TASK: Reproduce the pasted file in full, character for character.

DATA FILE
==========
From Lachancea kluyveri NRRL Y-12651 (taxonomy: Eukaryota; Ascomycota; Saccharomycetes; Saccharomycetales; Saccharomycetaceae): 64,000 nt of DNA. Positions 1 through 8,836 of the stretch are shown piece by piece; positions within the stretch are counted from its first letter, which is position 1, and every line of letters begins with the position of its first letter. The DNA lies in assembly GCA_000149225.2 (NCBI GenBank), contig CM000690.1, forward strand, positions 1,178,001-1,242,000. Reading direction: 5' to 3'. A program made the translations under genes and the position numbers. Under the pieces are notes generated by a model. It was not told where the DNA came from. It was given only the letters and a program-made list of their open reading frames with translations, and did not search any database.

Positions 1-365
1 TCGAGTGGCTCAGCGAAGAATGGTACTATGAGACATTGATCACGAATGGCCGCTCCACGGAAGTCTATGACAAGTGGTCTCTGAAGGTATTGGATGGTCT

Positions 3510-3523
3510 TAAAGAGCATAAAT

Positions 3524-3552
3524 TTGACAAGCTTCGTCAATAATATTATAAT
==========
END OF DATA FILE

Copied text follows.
From Lachancea kluyveri NRRL Y-12651 (taxonomy: Eukaryota; Ascomycota; Saccharomycetes; Saccharomycetales; Saccharomycetaceae): 64,000 nt of DNA. Positions 1 through 8,836 of the stretch are shown piece by piece; positions within the stretch are counted from its first letter, which is position 1, and every line of letters begins with the position of its first letter. The DNA lies in assembly GCA_000149225.2 (NCBI GenBank), contig CM000690.1, forward strand, positions 1,178,001-1,242,000. Reading direction: 5' to 3'. A program made the translations under genes and the position numbers. Under the pieces are notes generated by a model. It was not told where the DNA came from. It was given only the letters and a program-made list of their open reading frames with translations, and did not search any database.

Positions 1-365
1 TCGAGTGGCTCAGCGAAGAATGGTACTATGAGACATTGATCACGAATGGCCGCTCCACGGAAGTCTATGACAAGTGGTCTCTGAAGGTATTGGATGGTCT

Positions 3510-3523
3510 TAAAGAGCATAAAT

Positions 3524-3552
3524 TTGACAAGCTTCGTCAATAATATTATAAT